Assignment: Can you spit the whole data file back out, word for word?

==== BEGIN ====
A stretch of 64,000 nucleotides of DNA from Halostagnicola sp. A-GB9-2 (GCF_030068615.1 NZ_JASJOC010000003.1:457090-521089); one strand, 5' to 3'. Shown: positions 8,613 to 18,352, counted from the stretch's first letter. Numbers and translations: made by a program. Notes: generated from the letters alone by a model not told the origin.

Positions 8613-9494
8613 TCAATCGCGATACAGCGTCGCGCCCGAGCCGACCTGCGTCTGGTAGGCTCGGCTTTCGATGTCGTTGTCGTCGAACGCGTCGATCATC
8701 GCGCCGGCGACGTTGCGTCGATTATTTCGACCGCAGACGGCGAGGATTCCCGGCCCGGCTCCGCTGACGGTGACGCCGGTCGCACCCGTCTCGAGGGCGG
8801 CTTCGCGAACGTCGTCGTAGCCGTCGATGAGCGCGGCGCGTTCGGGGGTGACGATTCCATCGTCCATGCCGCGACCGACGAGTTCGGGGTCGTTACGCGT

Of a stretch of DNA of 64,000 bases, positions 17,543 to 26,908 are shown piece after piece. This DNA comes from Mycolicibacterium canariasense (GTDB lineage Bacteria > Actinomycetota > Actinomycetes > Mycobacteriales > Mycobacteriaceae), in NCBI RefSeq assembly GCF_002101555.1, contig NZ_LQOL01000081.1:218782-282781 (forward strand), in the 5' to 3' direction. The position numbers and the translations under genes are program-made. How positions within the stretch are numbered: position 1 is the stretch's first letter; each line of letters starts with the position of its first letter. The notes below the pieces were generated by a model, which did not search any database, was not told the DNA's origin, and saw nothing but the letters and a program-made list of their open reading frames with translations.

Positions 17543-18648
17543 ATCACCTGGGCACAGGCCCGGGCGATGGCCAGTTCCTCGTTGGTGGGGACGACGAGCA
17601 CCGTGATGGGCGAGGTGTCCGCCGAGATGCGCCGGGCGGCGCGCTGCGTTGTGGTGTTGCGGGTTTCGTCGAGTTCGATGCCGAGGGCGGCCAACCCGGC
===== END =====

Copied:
A stretch of 64,000 nucleotides of DNA from Halostagnicola sp. A-GB9-2 (GCF_030068615.1 NZ_JASJOC010000003.1:457090-521089); one strand, 5' to 3'. Shown: positions 8,613 to 18,352, counted from the stretch's first letter. Numbers and translations: made by a program. Notes: generated from the letters alone by a model not told the origin.

Positions 8613-9494
8613 TCAATCGCGATACAGCGTCGCGCCCGAGCCGACCTGCGTCTGGTAGGCTCGGCTTTCGATGTCGTTGTCGTCGAACGCGTCGATCATC
8701 GCGCCGGCGACGTTGCGTCGATTATTTCGACCGCAGACGGCGAGGATTCCCGGCCCGGCTCCGCTGACGGTGACGCCGGTCGCACCCGTCTCGAGGGCGG
8801 CTTCGCGAACGTCGTCGTAGCCGTCGATGAGCGCGGCGCGTTCGGGGGTGACGATTCCATCGTCCATGCCGCGACCGACGAGTTCGGGGTCGTTACGCGT

Of a stretch of DNA of 64,000 bases, positions 17,543 to 26,908 are shown piece after piece. This DNA comes from Mycolicibacterium canariasense (GTDB lineage Bacteria > Actinomycetota > Actinomycetes > Mycobacteriales > Mycobacteriaceae), in NCBI RefSeq assembly GCF_002101555.1, contig NZ_LQOL01000081.1:218782-282781 (forward strand), in the 5' to 3' direction. The position numbers and the translations under genes are program-made. How positions within the stretch are numbered: position 1 is the stretch's first letter; each line of letters starts with the position of its first letter. The notes below the pieces were generated by a model, which did not search any database, was not told the DNA's origin, and saw nothing but the letters and a program-made list of their open reading frames with translations.

Positions 17543-18648
17543 ATCACCTGGGCACAGGCCCGGGCGATGGCCAGTTCCTCGTTGGTGGGGACGACGAGCA
17601 CCGTGATGGGCGAGGTGTCCGCCGAGATGCGCCGGGCGGCGCGCTGCGTTGTGGTGTTGCGGGTTTCGTCGAGTTCGATGCCGAGGGCGGCCAACCCGGC